I don't think it'll help with the car-touchscreen problem. Traditional auto controls (and the like) are useful because they're at fixed positions and come in a variety of shapes and sizes. That lets the driver identify the control largely by proprioception (specifically, by the combination of arm position, hand position, and finger positions) before manipulating the control. "Soft" modal controls on a touchscreen, which don't have a fixed relationship between their position and function, can't duplicate that - regardless of what they feel like to the touch.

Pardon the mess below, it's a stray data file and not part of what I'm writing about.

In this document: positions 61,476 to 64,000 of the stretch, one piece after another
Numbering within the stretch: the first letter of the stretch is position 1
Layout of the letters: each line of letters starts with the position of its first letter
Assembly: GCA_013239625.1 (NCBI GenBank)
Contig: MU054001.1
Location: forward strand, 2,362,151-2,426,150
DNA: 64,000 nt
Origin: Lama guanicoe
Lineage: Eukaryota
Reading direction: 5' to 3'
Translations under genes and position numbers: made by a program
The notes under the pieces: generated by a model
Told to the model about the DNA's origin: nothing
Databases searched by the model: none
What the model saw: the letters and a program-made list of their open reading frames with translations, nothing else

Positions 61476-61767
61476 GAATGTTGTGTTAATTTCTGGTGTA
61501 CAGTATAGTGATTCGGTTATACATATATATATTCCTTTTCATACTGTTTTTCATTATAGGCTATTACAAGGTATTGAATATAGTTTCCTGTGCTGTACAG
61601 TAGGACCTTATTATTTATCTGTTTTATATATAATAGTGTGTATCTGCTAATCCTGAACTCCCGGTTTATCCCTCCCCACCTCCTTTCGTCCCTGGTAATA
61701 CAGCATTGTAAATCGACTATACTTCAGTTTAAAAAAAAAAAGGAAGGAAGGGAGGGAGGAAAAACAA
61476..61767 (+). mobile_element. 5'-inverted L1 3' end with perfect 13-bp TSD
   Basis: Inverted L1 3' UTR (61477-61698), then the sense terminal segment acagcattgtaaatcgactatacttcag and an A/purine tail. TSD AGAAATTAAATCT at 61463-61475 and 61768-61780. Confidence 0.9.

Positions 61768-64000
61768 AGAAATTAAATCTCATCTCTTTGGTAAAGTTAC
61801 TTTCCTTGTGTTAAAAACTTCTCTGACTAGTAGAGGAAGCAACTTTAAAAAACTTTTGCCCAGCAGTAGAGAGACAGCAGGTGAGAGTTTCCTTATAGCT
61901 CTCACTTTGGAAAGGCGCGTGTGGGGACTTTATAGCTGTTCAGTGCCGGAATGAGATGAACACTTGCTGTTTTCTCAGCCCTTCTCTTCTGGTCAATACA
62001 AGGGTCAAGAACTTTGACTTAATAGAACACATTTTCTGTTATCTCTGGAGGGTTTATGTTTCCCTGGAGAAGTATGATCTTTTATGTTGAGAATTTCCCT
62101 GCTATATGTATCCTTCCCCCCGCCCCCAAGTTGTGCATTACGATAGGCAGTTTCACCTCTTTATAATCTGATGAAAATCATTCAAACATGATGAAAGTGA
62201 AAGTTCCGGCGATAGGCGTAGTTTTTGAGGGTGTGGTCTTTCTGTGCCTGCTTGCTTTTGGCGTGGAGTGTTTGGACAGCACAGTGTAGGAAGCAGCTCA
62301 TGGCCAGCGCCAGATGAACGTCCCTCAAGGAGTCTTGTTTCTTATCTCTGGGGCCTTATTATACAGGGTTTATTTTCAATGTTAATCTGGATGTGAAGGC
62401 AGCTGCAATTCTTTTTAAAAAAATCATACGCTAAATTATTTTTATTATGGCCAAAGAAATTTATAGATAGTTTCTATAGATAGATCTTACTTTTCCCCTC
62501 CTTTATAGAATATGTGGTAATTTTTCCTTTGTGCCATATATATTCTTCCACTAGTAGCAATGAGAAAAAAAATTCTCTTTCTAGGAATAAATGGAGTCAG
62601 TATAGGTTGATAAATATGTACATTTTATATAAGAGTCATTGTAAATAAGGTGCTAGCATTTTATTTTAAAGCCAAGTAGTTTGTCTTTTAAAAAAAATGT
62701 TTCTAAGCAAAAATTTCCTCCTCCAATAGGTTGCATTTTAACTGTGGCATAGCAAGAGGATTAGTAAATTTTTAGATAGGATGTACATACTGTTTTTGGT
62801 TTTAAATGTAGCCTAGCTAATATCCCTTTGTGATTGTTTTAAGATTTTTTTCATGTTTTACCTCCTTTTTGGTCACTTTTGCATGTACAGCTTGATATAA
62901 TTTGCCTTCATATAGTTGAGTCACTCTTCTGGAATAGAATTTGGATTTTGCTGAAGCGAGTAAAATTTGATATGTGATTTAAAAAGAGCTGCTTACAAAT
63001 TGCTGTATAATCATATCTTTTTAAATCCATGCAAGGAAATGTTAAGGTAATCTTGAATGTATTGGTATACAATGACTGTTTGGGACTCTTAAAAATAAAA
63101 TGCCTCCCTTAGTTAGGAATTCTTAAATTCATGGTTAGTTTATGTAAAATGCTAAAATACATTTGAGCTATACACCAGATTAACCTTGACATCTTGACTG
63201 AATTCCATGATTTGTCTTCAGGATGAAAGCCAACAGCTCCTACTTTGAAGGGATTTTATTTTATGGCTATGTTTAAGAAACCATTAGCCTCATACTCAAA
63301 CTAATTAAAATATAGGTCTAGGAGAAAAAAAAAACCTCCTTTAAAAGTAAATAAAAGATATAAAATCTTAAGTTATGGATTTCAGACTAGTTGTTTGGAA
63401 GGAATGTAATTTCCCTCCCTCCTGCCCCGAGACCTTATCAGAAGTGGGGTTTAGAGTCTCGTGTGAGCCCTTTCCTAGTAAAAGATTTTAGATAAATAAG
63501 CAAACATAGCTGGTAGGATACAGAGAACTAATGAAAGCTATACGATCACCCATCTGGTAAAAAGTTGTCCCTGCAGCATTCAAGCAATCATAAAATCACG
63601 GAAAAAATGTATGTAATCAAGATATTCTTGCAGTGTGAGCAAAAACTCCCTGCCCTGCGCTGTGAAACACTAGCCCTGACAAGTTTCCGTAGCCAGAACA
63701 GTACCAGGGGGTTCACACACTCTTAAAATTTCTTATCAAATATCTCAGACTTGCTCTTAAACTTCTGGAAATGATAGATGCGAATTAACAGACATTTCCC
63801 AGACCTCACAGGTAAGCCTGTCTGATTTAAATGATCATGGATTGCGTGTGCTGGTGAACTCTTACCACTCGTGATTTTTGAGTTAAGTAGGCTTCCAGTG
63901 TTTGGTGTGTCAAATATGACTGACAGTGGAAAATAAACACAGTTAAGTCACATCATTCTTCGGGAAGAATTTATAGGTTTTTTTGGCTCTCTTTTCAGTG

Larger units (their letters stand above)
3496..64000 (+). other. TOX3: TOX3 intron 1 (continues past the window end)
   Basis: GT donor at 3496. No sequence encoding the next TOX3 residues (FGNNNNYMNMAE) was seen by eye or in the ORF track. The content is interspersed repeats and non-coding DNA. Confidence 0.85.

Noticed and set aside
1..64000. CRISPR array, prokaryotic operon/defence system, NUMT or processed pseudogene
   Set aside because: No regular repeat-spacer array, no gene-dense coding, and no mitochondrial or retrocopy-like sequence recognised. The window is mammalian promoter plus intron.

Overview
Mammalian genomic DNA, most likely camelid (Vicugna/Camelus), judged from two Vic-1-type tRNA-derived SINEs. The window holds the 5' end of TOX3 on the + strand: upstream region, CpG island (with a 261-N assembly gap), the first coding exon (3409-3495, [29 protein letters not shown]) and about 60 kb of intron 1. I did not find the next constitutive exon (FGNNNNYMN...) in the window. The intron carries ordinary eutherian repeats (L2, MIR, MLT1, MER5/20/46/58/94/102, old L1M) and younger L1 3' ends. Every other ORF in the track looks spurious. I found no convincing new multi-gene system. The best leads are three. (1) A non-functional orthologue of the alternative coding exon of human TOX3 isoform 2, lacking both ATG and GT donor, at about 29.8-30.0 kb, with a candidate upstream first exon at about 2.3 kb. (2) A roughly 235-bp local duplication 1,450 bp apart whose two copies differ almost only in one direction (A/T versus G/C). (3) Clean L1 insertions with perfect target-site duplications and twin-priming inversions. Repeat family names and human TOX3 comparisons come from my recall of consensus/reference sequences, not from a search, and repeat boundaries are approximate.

Touchscreen controls and other "unified" control systems (like BMW's rightly-accursed iDrive) simply remove too much of the information that's available to the operator under a traditional control system. They're inherently broken and stupid, and can't be fixed.